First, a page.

London Banks Award New Hires 20% More Pay in July

Photographer: Simon Dawson/Bloomberg

U.K. financial-services firms are adding staff in the wake a series of scandals ranging from mis-selling of insurance on consumer loans to manipulation of the London interbank offered rate. Close

U.K. financial-services firms are adding staff in the wake a series of scandals ranging... Read More

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Photographer: Simon Dawson/Bloomberg

U.K. financial-services firms are adding staff in the wake a series of scandals ranging from mis-selling of insurance on consumer loans to manipulation of the London interbank offered rate.

Firms in London’s main financial district, known as the City, awarded new hires with an average pay increase of 20 percent in July as companies added employees in product control and information technology, a survey showed.

That’s the biggest average monthly pay rise since April and compares with a 14 percent gain in the previous month, Morgan McKinley, a services recruiter, said in its London Employment Monitor published today. The number of job vacancies jumped 10 percent to 9,315 in July from the previous month, while increasing 32 percent from a year earlier.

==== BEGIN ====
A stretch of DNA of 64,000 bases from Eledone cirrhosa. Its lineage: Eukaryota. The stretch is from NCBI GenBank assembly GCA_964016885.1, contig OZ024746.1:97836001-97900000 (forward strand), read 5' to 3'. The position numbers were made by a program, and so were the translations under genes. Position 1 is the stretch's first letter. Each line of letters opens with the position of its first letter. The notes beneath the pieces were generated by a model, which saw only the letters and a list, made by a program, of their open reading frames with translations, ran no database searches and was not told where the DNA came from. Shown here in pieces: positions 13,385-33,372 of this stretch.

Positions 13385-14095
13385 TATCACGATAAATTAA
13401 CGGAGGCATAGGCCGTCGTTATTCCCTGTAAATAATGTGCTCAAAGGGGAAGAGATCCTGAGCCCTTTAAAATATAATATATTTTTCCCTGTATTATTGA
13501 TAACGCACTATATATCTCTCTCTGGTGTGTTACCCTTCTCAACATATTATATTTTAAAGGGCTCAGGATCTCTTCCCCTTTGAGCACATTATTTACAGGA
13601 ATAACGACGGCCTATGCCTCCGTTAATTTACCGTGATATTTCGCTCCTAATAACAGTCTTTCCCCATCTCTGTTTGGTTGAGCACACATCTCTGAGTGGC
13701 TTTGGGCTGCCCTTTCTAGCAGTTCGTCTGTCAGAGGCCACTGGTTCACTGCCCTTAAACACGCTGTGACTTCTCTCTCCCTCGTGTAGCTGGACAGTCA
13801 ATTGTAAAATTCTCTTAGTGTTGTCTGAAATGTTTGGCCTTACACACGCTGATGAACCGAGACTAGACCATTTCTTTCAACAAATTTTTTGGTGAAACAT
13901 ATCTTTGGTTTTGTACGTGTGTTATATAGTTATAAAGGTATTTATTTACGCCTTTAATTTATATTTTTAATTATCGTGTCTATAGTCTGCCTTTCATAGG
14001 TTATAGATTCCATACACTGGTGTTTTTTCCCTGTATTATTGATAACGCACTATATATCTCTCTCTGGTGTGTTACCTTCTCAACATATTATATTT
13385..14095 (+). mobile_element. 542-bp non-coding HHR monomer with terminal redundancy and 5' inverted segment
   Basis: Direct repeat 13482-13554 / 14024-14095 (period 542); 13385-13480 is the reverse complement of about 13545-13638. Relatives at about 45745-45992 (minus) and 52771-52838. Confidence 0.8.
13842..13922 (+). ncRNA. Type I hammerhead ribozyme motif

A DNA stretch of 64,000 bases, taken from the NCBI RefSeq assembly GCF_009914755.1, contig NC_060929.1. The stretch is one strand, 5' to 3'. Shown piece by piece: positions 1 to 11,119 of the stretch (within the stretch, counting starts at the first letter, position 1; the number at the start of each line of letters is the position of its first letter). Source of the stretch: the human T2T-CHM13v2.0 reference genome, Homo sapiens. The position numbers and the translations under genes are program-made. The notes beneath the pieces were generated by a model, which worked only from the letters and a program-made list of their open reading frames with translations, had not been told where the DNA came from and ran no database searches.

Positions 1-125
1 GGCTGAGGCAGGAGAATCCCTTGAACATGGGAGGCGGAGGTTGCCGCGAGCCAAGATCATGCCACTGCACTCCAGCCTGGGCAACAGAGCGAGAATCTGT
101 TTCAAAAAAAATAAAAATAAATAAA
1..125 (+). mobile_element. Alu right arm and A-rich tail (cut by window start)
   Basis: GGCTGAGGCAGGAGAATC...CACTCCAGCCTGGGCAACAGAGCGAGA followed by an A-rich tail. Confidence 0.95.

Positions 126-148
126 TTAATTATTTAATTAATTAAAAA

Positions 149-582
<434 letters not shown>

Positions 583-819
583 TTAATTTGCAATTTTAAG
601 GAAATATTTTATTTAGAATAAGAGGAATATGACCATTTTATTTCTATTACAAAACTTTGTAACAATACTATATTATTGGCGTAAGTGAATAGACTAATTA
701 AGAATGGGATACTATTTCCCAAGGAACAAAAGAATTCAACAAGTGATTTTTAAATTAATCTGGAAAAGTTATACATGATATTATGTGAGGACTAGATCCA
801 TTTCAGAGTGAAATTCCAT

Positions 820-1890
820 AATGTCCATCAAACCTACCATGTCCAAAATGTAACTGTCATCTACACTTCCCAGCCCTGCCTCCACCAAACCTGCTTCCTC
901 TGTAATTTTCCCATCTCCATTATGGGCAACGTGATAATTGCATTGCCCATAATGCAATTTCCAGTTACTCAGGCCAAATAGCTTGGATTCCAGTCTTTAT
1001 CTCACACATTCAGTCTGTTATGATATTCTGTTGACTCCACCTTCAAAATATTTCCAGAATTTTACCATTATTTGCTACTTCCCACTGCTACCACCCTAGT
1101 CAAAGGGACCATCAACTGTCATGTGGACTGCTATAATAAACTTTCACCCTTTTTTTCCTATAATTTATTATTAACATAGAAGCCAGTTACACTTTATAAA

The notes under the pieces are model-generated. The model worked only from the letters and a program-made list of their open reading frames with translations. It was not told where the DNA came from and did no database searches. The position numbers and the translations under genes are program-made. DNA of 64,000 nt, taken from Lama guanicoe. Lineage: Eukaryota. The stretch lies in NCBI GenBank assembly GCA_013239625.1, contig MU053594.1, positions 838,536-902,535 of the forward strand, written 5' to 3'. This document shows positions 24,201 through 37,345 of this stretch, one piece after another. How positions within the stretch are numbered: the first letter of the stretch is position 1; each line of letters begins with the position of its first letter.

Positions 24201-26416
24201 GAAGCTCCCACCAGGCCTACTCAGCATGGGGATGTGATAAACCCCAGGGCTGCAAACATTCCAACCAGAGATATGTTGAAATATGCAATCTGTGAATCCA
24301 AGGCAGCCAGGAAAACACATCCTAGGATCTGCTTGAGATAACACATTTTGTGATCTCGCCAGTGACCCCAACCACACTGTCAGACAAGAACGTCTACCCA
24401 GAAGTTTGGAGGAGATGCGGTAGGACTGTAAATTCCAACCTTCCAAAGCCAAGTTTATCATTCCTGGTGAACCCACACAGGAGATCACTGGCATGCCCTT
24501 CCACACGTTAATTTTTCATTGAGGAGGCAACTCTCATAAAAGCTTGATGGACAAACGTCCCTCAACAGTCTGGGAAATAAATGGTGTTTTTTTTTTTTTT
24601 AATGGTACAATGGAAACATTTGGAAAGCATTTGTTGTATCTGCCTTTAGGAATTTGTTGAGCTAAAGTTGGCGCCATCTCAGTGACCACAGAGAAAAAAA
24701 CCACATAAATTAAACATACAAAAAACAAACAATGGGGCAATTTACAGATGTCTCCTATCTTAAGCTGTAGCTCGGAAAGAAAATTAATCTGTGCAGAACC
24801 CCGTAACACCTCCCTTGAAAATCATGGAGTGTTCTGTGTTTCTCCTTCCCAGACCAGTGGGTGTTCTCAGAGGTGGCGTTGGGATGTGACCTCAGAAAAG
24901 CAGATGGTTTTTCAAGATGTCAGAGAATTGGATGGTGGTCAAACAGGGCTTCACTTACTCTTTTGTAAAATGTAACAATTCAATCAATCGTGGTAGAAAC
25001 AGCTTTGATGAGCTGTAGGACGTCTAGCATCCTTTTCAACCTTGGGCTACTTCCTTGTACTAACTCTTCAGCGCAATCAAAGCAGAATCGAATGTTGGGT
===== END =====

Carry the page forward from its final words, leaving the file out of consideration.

U.K. financial-services firms are adding staff in the wake a series of scandals ranging from mis-selling of insurance on consumer loans to manipulation of the London interbank offered rate. Lloyds Banking Group Plc (LLOY), the U.K.’s largest mortgage lender, last month became the latest British bank to be fined for manipulating benchmark interest rates.

“City hiring remains exceptionally buoyant,” Hakan Enver, operations director at Morgan McKinley Financial Services, said in the statement. The increase in salaries “is borne out of the competition among employers to attract candidates with niche skill sets, while businesses are doing their utmost to ensure employees stay put by increasing their base pay.”

Hiring was spurred by a “huge amount of demand” for employees such as in human resources, IT and accounting, Morgan McKinley said. Firms also added more staff in product control and regulatory reporting roles, according to the statement.

The number of people looking for jobs jumped 40 percent to 7,953 in the month, while increasing 3 percent from the year-earlier period, according to the statement.

To contact the reporter on this story: Julia Verlaine in London at jverlaine2@bloomberg.net

To contact the editors responsible for this story: Simone Meier at smeier@bloomberg.net Steve Bailey

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